Accenture developed the Performance Innovation Engine, which is unique to the extent that it covers the end-toend innovation chain and addresses frequency, speed, and consistency of innovation results. Figure 8 shows Accentures Innovation Engine, with the three main phases Discover, Execute and Commercialize. Discover helps a company invest in the most promising mix of projects. Execute helps to drive an idea or briefing to market launch at speed, with efficiency and meeting the requirements of the briefing. Commercialize maximizes the market coverage of the innovation post launch, and aims to drive up margin and generate new innovation to sustain the competitive advantage over time.

Figure 8. Accentures Performance Innovation Engine

High Performance Innovation

The Front-end of Innovation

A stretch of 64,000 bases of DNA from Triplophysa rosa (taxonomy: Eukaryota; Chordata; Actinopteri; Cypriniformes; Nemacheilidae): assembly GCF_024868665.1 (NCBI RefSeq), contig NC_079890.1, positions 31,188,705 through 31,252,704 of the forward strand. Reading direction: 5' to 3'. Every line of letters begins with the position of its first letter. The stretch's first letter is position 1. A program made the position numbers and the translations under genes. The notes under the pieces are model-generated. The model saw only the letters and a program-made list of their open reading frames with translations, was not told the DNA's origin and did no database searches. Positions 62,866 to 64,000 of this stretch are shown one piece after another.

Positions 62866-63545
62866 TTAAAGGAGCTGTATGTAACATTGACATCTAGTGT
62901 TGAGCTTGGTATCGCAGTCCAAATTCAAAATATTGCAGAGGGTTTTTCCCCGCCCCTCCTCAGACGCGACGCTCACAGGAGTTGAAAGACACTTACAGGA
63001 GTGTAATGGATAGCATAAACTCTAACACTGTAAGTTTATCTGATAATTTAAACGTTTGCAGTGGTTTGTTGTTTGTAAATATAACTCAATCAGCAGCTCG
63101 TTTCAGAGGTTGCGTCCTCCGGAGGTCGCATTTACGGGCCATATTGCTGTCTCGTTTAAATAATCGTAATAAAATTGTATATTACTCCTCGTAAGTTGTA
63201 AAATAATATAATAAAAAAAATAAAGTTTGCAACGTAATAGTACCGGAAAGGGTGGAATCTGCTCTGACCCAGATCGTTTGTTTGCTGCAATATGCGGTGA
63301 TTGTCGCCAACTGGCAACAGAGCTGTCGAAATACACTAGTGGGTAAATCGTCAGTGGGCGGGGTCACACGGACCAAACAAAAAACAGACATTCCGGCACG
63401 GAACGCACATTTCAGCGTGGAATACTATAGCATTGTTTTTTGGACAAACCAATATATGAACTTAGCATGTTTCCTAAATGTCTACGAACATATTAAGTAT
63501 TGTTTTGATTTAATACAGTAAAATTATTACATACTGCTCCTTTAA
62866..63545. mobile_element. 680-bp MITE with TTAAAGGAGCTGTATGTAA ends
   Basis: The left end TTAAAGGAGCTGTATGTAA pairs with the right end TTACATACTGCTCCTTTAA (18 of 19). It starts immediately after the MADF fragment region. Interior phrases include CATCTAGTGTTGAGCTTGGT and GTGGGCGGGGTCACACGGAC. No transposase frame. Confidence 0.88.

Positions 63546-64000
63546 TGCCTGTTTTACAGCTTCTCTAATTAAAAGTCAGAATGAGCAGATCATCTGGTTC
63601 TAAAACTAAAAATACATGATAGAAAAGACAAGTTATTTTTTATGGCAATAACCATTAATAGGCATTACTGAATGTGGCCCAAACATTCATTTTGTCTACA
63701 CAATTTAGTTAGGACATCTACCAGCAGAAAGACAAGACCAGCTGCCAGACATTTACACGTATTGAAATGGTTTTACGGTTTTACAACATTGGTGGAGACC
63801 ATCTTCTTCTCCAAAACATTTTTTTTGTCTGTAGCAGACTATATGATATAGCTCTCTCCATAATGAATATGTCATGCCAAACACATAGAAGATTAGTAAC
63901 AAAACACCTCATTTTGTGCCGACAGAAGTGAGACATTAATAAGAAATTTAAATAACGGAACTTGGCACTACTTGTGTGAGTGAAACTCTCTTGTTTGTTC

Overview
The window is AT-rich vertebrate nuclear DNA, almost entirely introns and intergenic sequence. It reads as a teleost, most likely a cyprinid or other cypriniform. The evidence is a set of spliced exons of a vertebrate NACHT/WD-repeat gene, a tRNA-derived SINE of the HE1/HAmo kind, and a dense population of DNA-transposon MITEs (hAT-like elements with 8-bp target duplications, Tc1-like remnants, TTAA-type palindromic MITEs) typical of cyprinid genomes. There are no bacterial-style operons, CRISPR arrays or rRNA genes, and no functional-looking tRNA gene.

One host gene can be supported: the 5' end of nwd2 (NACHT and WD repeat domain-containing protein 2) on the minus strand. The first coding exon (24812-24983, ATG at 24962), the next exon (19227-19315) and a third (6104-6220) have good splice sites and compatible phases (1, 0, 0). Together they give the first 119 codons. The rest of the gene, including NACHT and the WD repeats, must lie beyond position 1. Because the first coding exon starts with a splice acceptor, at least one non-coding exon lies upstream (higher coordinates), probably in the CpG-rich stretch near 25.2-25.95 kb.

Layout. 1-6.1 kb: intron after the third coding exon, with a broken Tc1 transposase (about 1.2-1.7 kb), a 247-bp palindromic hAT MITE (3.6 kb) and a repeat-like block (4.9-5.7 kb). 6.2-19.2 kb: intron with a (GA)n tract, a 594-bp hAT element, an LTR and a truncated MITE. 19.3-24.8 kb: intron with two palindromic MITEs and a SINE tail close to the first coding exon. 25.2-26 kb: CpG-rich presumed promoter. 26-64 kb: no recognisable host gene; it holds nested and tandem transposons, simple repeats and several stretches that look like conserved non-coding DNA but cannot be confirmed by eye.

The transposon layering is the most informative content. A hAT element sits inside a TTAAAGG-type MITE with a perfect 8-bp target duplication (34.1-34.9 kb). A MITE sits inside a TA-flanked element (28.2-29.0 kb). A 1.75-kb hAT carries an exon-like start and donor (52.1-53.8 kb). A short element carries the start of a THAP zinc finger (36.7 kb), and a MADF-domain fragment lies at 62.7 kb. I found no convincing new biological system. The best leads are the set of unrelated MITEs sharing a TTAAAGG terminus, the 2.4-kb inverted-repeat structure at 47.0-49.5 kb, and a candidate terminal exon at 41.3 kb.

Do the Right Things

The Center of Innovation

"Do Things Right

The Back-end of Innovation


Discover Building Growth Manage Innovation

Execute Driving Results

Commercialize Reaping Rewards

Innovation ROI







Many companies are skewing their innovation portfolios toward the low risk, merely incremental end of the scale with their existing mature market spaces, rather than aiming for truly transformational, game-changing innovation in their growth spaces. As a result, they incur strategic, operational, and systemic impacts that they may not be aware of until they have entered the innovation death spiral.